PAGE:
Beyond Liverpool, 1957: Travel, diaspora, and migration in Jamal Mahjoub’s The Drift Latitudes

Posted in Articles, Literary/Artistic Criticism, Media Archive on 2011-09-22 00:23Z by Steven

Beyond Liverpool, 1957: Travel, diaspora, and migration in Jamal Mahjoub’s The Drift Latitudes

The Journal of Commonwealth Literature
Volume 46, Number 3 (September 2011)
pages 493-511
DOI: 10.1177/0021989411409813

Jopi Nyman, Professor
University of Eastern Finland, Finland

This essay discusses the novel The Drift Latitudes (2006) by the Anglo-Sudanese author Jamal Mahjoub. By telling the stories of the German refugee Ernst Frager and his two British families, I argue that Mahjoub’s novel utilizes the tropes of transnational travel and migration to present a critique of discourses of purity and nationalism. Through its uncovering of silenced family narratives, the novel hybridizes British and European identities and underlines the need to remember the stories of ordinary people omitted from official histories. As the novel’s supposedly British families appear to possess transnational links with Sudan, Germany, and the Caribbean, the novel reconstructs European identity as transnational and in need of historical reassessment. As a further contribution to the importance of hybrid identity, the story of black cultural identity and its construction in post-Second World War Liverpool is told in tandem with the importance of black music as a means of constructing black diasporic identity.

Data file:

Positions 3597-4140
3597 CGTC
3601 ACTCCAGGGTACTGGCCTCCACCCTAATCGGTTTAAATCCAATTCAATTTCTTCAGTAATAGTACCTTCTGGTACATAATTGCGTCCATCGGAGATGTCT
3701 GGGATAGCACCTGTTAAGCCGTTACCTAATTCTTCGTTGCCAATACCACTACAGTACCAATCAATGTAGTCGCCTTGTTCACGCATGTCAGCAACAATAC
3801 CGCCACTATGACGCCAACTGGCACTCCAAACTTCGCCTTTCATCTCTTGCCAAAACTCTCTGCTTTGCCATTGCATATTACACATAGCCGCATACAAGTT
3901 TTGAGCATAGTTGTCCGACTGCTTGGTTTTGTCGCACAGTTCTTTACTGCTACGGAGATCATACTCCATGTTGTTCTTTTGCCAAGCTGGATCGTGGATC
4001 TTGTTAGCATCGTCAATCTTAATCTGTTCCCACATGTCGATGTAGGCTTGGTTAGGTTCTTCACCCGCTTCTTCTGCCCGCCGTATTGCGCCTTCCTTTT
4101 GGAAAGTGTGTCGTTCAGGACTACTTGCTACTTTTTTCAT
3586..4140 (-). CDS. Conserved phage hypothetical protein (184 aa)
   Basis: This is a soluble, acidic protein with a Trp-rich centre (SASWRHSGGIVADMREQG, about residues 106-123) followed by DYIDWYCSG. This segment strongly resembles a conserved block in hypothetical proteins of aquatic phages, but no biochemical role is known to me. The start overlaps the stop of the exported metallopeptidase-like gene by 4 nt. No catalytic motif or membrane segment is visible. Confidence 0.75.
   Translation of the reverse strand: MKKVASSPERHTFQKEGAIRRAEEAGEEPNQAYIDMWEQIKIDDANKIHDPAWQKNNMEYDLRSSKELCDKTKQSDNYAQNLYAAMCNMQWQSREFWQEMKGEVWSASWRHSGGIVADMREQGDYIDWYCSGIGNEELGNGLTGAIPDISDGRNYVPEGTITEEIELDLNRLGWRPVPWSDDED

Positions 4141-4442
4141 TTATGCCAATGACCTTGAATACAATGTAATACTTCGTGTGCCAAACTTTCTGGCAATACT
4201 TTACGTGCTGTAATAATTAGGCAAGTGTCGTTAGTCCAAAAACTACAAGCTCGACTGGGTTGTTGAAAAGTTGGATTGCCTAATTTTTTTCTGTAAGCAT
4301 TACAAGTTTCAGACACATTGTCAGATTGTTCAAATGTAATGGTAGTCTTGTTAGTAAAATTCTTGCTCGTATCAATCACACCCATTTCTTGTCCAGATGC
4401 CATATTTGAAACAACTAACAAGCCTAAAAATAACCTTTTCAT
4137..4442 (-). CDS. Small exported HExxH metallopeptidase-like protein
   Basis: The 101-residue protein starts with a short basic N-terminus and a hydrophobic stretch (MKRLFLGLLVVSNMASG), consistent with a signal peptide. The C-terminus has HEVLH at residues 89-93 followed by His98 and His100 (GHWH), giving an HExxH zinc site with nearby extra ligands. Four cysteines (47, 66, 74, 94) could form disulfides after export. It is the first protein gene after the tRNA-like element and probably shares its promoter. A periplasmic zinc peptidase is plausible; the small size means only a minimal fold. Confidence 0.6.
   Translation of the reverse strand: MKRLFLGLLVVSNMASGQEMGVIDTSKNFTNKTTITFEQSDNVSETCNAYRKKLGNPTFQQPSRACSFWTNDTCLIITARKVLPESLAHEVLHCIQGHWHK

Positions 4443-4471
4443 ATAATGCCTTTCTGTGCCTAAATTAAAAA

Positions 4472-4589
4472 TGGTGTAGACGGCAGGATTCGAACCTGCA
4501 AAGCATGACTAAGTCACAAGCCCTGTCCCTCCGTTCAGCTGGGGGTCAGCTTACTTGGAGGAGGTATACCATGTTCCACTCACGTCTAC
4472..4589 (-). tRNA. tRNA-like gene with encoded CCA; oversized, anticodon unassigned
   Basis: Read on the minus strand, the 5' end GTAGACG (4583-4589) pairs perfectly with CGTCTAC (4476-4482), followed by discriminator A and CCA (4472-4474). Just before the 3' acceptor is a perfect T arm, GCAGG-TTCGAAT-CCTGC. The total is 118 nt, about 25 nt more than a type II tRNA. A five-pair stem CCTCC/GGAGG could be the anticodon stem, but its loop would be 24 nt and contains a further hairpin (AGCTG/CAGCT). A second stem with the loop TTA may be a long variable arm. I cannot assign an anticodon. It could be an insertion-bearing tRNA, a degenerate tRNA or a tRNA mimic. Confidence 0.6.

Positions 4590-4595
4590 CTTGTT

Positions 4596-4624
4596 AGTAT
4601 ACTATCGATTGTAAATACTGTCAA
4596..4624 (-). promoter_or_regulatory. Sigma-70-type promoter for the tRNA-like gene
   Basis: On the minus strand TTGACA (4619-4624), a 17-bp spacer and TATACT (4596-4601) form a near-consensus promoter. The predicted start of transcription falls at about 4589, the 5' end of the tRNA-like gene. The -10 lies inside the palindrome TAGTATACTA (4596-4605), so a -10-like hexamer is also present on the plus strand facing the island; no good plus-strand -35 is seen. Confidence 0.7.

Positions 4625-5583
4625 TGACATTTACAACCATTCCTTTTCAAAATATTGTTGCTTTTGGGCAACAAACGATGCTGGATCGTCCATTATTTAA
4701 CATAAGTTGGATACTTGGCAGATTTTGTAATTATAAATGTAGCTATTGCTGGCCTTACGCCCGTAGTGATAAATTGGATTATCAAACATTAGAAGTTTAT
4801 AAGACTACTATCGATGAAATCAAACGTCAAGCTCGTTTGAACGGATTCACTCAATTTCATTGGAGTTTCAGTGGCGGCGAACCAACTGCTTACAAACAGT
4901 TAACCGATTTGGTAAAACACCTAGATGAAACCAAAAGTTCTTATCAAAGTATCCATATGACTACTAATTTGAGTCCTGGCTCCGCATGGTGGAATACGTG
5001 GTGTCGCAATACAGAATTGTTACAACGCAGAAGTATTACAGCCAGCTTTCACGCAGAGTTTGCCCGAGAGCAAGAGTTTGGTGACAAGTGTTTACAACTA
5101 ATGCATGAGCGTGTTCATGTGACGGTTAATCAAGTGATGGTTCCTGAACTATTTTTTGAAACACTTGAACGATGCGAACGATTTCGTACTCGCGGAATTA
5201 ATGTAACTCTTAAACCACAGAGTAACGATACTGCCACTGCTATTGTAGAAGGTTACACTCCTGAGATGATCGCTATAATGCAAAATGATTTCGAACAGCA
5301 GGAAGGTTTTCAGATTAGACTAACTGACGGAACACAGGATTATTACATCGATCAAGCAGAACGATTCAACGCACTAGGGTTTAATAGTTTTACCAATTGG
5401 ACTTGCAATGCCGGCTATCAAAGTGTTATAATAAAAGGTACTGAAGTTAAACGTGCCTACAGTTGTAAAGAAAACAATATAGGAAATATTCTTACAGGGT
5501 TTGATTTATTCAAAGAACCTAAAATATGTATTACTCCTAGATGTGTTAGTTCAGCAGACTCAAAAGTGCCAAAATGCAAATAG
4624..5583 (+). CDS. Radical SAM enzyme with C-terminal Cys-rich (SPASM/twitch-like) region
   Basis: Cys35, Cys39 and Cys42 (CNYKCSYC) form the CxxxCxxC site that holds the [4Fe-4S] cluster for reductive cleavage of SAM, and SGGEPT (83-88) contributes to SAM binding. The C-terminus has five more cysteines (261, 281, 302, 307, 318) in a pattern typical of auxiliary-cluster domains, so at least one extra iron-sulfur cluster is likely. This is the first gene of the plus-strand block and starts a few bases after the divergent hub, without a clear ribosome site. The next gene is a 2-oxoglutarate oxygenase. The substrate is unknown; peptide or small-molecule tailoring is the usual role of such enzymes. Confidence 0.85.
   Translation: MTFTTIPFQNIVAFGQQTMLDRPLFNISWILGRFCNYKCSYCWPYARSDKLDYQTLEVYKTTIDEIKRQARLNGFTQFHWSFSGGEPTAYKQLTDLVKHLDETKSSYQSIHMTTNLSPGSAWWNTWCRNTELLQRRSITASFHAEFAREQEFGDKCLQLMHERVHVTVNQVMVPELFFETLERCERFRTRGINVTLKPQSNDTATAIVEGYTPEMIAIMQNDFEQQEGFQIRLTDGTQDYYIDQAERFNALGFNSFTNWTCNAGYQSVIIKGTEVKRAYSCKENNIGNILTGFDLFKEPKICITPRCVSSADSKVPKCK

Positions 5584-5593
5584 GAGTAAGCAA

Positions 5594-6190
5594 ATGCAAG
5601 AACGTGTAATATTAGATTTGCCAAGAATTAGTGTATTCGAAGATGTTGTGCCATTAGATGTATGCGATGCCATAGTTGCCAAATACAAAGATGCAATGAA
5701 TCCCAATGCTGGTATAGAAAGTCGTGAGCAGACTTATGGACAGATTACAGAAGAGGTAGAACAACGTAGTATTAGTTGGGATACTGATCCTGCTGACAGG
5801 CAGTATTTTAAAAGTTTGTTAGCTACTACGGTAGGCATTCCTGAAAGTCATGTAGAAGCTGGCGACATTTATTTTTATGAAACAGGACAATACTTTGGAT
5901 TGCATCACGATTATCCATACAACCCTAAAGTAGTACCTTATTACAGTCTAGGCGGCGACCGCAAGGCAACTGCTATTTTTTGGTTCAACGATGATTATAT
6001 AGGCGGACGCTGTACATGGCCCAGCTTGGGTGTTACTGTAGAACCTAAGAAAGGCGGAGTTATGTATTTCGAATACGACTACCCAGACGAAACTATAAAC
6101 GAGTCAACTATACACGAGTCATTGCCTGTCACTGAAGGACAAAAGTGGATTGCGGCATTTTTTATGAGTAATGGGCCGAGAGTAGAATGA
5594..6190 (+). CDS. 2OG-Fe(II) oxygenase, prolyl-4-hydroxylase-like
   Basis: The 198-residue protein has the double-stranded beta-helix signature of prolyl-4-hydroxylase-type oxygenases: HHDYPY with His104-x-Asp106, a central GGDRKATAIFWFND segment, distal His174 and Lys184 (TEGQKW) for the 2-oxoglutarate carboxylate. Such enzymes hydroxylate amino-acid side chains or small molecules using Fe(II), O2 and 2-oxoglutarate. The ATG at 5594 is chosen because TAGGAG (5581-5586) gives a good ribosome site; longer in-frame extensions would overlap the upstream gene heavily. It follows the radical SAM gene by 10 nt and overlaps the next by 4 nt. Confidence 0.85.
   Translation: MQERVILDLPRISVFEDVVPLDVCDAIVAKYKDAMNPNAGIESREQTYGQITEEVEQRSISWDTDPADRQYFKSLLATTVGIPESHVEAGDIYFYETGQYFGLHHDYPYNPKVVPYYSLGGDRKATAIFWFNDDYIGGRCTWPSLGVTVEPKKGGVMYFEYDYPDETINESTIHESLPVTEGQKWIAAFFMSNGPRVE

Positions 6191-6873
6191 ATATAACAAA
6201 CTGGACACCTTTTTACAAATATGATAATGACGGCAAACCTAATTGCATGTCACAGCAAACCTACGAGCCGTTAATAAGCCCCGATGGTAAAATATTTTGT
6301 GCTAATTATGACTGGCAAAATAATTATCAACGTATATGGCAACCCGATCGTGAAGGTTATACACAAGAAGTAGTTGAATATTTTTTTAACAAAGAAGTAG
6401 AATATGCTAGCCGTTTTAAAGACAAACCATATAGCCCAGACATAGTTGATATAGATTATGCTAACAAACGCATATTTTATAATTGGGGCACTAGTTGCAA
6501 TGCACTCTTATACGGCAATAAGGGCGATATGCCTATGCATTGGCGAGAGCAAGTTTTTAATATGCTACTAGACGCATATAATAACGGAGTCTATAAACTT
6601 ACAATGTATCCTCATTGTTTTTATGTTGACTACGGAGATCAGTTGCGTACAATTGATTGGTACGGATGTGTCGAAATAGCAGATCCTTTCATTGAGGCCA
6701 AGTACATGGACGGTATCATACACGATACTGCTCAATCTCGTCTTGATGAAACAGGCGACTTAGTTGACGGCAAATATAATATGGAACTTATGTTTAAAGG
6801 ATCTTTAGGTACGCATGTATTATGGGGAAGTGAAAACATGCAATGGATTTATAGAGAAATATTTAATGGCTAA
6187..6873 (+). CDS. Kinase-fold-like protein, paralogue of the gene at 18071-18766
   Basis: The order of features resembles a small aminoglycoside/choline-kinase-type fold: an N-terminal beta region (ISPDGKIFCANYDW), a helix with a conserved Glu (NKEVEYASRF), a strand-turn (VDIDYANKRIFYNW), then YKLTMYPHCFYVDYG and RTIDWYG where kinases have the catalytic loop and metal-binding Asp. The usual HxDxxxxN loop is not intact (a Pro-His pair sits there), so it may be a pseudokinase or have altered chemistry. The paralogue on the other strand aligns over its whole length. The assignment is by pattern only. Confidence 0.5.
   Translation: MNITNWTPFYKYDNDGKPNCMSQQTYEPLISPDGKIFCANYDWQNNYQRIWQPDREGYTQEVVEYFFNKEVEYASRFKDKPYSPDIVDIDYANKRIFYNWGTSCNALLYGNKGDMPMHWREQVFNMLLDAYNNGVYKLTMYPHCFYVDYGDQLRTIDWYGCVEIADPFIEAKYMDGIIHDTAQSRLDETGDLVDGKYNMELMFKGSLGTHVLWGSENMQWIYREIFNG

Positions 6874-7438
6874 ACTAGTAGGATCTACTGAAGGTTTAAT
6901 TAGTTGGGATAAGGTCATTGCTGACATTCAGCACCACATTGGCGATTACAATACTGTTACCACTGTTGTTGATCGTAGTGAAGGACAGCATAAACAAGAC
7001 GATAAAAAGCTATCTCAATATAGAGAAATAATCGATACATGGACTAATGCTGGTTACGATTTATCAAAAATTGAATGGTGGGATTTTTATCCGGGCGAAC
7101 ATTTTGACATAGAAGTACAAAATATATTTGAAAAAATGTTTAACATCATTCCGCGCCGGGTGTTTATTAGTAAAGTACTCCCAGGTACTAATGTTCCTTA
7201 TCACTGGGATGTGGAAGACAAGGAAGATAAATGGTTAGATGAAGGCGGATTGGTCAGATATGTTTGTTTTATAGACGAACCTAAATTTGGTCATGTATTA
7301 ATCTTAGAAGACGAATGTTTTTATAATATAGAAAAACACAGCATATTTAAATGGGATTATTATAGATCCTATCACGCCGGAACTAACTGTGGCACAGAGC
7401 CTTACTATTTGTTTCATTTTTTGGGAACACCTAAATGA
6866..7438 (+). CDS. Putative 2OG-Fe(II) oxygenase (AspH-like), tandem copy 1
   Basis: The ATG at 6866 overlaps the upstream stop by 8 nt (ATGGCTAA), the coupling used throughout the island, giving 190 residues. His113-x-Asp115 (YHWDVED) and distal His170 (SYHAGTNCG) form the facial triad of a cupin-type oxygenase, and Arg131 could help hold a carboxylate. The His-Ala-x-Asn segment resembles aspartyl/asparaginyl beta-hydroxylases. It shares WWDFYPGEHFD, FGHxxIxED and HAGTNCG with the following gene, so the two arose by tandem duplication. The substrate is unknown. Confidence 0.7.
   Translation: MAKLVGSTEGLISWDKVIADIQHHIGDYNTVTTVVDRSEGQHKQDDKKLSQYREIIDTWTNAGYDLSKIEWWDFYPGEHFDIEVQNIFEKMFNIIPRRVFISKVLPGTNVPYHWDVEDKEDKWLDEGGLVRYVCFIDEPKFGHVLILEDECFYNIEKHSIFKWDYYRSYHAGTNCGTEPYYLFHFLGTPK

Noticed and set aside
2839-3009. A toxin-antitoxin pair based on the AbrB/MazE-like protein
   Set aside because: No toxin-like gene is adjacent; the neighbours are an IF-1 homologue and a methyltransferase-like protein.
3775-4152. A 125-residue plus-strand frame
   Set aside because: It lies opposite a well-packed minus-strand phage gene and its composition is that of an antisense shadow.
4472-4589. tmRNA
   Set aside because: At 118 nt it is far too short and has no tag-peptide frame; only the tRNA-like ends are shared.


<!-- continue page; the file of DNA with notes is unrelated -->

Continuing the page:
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The Drift Latitudes

Posted in Books, Media Archive, Novels on 2011-09-21 22:53Z by Steven

The Drift Latitudes

Chatto & Windus
320 pages
ISBN-13: 978-0701178222

Jamal Mahjoub

Liverpool, 1958, and German refugee and inventor Ernst Frager is in search of a sense of belonging. What he finds is an unusual nightclub on the Merseyside docks, and Miranda: hat-check girl, aspiring jazz singer and daughter of West Indian immigrants. Their doomed love affair will have repercussions for the children waiting for Ernst back in London, but also for the daughter Miranda gives birth to. Almost half a century later, Jade finds herself grappling with the very questions that drove her father into the arms of her mother, and realising that a successful career cannot define an identity; nor can you separate your existence from all the many other stories connected to it …

Like the jazz that snakes its way though this beautiful novel, The Drift Latitudes is about how we improvise our lives and the chances we take. From the Nubian boy who flees the tedium of home to find the bright lights of New York’s jazz scene, to Ernst’s daughter Rachel who turns her back on Europe and follows her husband to the Sudan, it is about the movement of people around our globe and the interdependence of our dreams. Awash with memorable characters, filled with unputdownable stories, this is a brilliantly intricate novel that lingers in the mind long after its final note.

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